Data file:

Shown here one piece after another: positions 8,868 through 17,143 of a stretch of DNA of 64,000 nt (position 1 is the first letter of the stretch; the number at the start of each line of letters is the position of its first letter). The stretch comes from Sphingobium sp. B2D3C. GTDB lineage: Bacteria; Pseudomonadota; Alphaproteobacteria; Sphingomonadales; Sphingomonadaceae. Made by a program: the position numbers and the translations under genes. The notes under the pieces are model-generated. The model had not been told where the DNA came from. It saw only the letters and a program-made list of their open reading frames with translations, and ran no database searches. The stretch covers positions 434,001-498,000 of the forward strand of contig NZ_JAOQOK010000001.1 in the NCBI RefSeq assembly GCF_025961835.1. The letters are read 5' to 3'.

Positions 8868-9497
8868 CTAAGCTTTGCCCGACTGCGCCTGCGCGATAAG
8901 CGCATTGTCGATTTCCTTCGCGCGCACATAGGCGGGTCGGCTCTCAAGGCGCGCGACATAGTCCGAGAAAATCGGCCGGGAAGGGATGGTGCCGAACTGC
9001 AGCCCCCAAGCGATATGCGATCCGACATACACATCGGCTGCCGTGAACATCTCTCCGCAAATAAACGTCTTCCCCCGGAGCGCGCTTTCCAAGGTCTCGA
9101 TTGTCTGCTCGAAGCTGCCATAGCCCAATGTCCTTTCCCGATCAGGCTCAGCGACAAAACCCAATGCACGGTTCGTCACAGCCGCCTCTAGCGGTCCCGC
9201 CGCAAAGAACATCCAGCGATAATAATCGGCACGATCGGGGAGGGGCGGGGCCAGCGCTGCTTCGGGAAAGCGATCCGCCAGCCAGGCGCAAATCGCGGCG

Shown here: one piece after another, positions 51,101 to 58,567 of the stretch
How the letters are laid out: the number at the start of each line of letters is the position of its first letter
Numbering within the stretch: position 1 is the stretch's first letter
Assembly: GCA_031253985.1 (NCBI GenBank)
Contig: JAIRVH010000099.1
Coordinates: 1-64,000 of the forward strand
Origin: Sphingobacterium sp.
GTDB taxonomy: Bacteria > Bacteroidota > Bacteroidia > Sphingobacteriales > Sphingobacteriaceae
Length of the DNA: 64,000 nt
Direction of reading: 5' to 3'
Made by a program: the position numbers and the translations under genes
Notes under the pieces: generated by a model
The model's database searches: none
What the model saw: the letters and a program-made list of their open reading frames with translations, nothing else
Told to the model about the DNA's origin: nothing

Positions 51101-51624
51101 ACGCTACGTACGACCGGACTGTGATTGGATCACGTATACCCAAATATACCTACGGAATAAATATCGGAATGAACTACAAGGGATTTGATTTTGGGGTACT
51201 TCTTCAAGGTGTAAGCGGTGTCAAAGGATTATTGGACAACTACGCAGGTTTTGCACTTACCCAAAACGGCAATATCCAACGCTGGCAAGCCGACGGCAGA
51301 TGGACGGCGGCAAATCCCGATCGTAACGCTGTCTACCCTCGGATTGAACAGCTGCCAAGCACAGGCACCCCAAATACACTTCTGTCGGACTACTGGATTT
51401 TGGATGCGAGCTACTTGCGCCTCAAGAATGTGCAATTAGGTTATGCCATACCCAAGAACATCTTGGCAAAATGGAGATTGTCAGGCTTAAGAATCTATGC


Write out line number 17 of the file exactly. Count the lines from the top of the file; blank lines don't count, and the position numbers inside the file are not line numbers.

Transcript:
Direction of reading: 5' to 3'